Everyday Gardeners

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Don’t Forget Calendula

I sometimes personify the plants in my garden. It’s interesting to think of them as archetypes: Hybrid tea roses, for example, become beautiful, but fussy prom queens; baptisia a completely self-sufficient farmboy who gets the job done; and passionflowers the  foreign-exchange students who many folks never get to know because they seem too exotic.

And there’s calendula — the quiet, shy girl everyone seems to overlook even though she has such a wide range of talents. I don’t grow calendula in my garden every year, though I really should.

The bright yellow or orange blooms are perfect for adding a dose of color to the spring landscape. The flowers attract bees and butterflies and appear over a long season. Both the foliage and the flowers are edible (and fragrant!). While bitter on their own, the flower petals make a great garnish and I’ve been told you can use them as an inexpensive  substitute for saffon. Or if you don’t want to cook with calendulas, they’re great cut flowers. Though calendula is an annual, it often self-seeds when it’s happy, so plant it once and you may always be able to enjoy it in your garden — or have seedlings to share with gardening friends.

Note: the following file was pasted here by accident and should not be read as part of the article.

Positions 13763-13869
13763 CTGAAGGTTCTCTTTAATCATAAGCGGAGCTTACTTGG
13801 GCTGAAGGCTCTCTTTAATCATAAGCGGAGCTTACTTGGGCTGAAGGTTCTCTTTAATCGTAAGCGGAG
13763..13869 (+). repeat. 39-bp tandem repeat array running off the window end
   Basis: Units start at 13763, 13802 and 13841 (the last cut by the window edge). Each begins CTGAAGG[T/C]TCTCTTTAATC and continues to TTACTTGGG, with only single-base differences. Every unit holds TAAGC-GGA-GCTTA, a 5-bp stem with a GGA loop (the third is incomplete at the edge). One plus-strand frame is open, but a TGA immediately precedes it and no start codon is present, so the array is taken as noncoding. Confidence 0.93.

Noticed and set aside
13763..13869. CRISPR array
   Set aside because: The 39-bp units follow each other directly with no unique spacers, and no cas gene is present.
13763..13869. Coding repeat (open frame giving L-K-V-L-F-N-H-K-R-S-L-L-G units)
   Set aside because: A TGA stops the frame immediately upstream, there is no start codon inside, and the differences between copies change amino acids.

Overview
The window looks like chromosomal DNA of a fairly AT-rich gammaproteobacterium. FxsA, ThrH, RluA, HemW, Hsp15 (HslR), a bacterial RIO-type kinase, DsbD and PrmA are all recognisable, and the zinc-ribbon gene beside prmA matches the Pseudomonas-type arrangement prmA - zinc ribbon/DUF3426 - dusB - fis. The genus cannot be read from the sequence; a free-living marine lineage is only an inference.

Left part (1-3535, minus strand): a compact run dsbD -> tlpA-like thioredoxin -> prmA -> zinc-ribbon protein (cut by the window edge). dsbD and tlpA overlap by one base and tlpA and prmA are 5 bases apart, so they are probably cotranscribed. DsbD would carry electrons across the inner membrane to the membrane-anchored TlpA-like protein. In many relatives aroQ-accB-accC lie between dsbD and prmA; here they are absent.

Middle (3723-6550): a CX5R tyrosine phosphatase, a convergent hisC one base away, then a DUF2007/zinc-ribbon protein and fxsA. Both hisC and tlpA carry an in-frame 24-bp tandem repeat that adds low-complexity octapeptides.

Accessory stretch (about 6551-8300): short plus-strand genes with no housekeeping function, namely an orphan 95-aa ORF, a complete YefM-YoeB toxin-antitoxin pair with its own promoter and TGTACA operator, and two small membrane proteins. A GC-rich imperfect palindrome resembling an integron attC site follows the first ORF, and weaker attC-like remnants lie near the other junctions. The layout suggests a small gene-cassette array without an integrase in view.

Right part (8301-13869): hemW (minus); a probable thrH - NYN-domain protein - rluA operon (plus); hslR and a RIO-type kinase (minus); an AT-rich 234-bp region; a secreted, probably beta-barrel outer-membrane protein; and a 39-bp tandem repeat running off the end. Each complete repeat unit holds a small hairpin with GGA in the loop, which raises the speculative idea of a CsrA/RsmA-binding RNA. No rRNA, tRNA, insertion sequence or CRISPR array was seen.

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Hot New Variety

Every year, a handful of plant companies send me and the other  BHG garden editors  samples of their new varieties for the next year. That gives us a chance to try them out and tell you what we really think of the plants instead of trusting a press release.

Last year we received a sample of a new sweet alyssum variety called Snow Princess sweet alyssum from Proven Winners. And I have to say this plant totally impressed me with its performance. I grew in window boxes on my second-story balcony with Easy Wave Burgundy Star petunia, thinking the alyssum would look good in spring while the petunia was growing in, then the petunia would put on the show when the alyssum fizzed out in the heat.

But that’s not what happened. Instead, the alyssum continued to look good once the summer heat kicked in. And in fact, it held its own against the petunia all summer and fall. I never would have believed I’d see an alyssum that put on as big of a show as a Wave petunia!

Snow Princess sports the largest flowers I’ve ever seen on a sweet alyssum, and the most fragrant, too. It looks pretty amazing in a hanging basket all on its own.  It’s definitely a hot new variety for 2010.

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